Motherhood is an exciting and challenging experience filled with opportunities for growth and learning. For some women, however, motherhood is complicated by personal struggles like drug or alcohol addiction.

The gestational period and the first few months of life are the most critical times for a child’s development. During these times of major growth and formation, an infant’s development is greatly impacted by environmental factors and the health of their mother. Drug or alcohol use during pregnancy and breastfeeding can have devastating consequences for unborn and newborn babies, some of which can affect them for the rest of their lives.

Drug Use During Pregnancy: Effects on the Mother

The baby isn’t the only one who can be negatively impacted by drug or alcohol use during pregnancy. Drug use can have some short- and long-term health consequences for the mother too. While substance abuse is always dangerous, it is especially so while pregnant. Substance use can significantly raise the risks of pregnancy complications, such as preeclampsia (high blood pressure and swelling in extremities). Drug use can also raise an expecting mother’s blood pressure (gestational hypertension) and increase the chance of going into premature labor.

Drug Use During Pregnancy: Effects on the Child

Drug use during pregnancy has significant, harmful effects on unborn children. Depending on the type and dose of the drug taken, the effects can range from mild to lethal. They can also affect the child throughout their childhood and into adulthood. Potential consequences of drug or alcohol use on a developing fetus include:

  • Low birth weight
  • Preterm birth
  • Birth defects
  • Abnormal feeding and growth during infancy
  • Learning disabilities
  • Heart problems
  • Joint problems
  • Poor coordination

Laws on Drug Use During Pregnancy

Laws on substance use during pregnancy vary by state. Many states do not have laws about drug or alcohol use specific to pregnant women, so the standard laws on illicit drug use apply. There are also laws in place regarding access to drug treatment for expecting women. The federal “Safe Care” law requires healthcare facilities to provide substance use care for pregnant women with a drug or alcohol use disorder.

Only one state, Tennessee, has a “Fetal Assault” law, which makes drug use during pregnancy a criminal offense. In Alabama and South Carolina, women who harm their unborn child through exposure to harmful substances can be penalized through child endangerment laws. Doctors argue that these laws are ineffective because most babies born with effects from substance use are never identified, and the laws may discourage expecting mothers from seeking help for their addictions.

Statistics on Drug Use During Pregnancy

Drug and alcohol use during pregnancy is, unfortunately, common. An estimated 5.4% of women ages 18 through 44 take illicit drugs while pregnant. Another 7.6% report drinking alcohol during pregnancy. The percentage of women who use drugs while pregnant is highest among those ages 18 through 25, while the highest prevalence of alcohol consumption is among women ages 35 through 44. Many of these women start their pregnancies already using drugs — the unintended pregnancy rate is high among women with substance use disorders.

Babies Born Addicted to Drugs

When expecting mothers take drugs, the substances pass from their bloodstream into their babies. Unborn babies can develop a chemical dependency on drugs just like adults can. The consequence of such drug use is that the babies of mothers who use a substance during pregnancy are often addicted to it when they are born. As many as 3.4 live births out of every 1000 in the United States are like this, amounting to 32,000 babies born addicted to drugs every year.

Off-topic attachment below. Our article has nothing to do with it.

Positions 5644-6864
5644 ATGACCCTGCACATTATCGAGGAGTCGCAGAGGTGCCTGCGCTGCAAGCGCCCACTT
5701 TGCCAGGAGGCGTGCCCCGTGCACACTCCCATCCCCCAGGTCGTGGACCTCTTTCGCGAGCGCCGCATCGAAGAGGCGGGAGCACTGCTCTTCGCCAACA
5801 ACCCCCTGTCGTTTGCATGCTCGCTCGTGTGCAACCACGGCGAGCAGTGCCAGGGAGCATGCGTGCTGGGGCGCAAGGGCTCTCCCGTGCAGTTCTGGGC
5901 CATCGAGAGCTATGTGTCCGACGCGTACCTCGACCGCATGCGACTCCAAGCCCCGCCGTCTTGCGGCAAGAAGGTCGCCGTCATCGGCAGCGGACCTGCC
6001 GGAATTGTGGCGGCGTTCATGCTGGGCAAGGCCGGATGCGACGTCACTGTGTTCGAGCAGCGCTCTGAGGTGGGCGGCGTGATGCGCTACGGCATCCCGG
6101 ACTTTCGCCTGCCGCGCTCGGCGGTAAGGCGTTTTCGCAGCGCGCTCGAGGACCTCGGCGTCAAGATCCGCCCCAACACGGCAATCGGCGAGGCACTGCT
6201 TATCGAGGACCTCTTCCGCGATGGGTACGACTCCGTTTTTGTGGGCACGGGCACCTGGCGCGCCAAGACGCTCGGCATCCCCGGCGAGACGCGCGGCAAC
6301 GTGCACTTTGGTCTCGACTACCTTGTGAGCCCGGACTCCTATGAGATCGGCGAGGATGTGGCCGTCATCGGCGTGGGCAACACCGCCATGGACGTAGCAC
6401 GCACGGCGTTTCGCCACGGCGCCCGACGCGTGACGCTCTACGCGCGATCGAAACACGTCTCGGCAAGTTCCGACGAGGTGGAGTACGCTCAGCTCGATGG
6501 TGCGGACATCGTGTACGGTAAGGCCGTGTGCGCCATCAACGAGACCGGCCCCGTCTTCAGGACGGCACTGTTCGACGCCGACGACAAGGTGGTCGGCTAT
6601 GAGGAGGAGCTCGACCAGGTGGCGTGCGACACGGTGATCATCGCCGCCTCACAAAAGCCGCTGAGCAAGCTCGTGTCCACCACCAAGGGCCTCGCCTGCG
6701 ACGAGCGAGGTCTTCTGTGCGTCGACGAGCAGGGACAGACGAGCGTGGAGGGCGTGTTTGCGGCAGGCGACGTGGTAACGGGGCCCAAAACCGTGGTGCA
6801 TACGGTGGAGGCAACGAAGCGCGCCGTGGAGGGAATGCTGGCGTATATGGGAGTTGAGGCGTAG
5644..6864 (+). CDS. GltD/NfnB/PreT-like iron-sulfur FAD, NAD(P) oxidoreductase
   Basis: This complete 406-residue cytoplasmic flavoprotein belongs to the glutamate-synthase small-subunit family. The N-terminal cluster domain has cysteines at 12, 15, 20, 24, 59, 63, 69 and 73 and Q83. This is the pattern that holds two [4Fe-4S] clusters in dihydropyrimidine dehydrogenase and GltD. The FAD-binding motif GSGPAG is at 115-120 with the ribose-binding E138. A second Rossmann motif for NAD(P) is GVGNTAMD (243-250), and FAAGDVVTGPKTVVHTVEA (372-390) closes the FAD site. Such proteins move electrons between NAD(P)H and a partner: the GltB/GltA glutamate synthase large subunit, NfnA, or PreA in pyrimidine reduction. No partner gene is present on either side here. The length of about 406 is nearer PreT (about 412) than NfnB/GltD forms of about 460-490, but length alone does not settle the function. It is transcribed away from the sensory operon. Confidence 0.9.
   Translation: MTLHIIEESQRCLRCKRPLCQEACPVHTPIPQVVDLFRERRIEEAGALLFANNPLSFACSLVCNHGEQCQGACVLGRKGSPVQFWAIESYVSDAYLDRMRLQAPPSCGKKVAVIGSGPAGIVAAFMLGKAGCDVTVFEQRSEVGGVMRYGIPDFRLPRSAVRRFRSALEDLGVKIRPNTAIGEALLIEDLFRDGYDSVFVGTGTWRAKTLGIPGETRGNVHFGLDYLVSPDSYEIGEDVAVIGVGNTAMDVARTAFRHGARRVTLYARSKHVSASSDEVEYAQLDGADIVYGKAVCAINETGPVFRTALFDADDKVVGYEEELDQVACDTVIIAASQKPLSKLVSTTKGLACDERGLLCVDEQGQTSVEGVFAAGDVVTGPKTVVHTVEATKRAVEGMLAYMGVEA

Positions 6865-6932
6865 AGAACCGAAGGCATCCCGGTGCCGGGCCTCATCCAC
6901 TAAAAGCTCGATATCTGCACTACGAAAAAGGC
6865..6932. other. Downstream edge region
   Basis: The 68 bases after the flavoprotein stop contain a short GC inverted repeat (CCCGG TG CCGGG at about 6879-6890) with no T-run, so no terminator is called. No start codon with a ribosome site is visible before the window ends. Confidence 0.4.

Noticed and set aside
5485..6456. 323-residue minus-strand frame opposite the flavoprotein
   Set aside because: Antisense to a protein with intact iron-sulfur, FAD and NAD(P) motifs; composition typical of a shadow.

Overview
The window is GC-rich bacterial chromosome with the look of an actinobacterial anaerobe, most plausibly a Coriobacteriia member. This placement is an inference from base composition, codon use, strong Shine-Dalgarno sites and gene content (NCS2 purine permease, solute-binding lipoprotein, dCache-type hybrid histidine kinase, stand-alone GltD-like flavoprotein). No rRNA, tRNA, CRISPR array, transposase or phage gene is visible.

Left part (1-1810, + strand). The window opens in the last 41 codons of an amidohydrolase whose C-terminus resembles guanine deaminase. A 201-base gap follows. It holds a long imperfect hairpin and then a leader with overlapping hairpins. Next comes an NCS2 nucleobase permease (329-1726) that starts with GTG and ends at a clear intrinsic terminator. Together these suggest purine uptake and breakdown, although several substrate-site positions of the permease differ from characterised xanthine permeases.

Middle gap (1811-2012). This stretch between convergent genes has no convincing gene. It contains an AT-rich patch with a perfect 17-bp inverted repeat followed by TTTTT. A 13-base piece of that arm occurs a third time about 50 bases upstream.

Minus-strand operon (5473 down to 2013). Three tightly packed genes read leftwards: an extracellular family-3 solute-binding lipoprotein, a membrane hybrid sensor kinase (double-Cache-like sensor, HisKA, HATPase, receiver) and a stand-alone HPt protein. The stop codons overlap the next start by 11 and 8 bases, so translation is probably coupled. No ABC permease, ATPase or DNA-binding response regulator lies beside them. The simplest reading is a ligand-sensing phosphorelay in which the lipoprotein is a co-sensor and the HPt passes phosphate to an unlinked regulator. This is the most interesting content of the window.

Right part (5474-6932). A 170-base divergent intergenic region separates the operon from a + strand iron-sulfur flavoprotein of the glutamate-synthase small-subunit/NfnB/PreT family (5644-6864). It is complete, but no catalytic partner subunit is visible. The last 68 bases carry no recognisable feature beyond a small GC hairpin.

Also like adults, newborn infants go through a period of withdrawal shortly after birth if they were born with an addiction. This condition is known as neonatal abstinence syndrome (NAS). Babies with NAS need extra medical attention during the first few days of their lives.

Side Effects in Babies Born Addicted to Drugs

Babies born with a drug addiction can start to show symptoms of withdrawal within the first 24 hours after their birth. Symptoms can continue for several days. It is important that babies born addicted to drugs undergo medically-assisted detoxification and remain under observation in the hospital for at least five to seven days. These babies need attentive, follow-up care afterward as well.

Many different issues can happen when a baby is born addicted. In addition to the long-term effects of prenatal drug exposure, babies experience short-term side effects from drug withdrawal. Symptoms of drug withdrawal in newborns include:

  • Excessive crying
  • High-pitched crying
  • Tremors
  • Irritability
  • Poor sleep
  • Trouble nursing
  • Vomiting
  • Diarrhea
  • Sweating
  • Sneezing
  • Fever
  • Mottled rash
  • Elevated heart rate
  • Hyperventilation
  • Seizures
  • Failure to thrive

Treatment Options for Babies Born Addicted to Drugs

Like adults addressing addiction, babies born with addiction require medical care while they detox and recover. In the past, babies were gradually weaned off of the substances they were addicted to. For example, doctors would give infants with opioid addictions gradually decreasing doses of morphine.

Today, a combination of different approaches can be used if appropriate to a baby’s specific condition. Yale-New Haven Children’s Hospital is using a new method to help infants with NAS, called “Eat, Sleep, Console.” With this approach, babies are kept in a low-stimulation environment close to their mothers, where they can nurse on demand and be comforted. With this method, babies only need to stay in the hospital for about six days depending on their health, instead of weeks like they would need to in the past.

Drug or Alcohol Abuse in New Mothers

The period right after giving birth is a tough time for any woman, even under the best of circumstances. High amounts of stress, abrupt hormonal changes, and postpartum medical conditions can lead to mental health disorders, like depression. This risk can make new mothers particularly vulnerable to substance use disorders. Many women manage to abstain from drugs or alcohol during pregnancy, but 80% of new mothers experience a sobriety setback after giving birth.

How Drug or Alcohol Use Affects Breastfeeding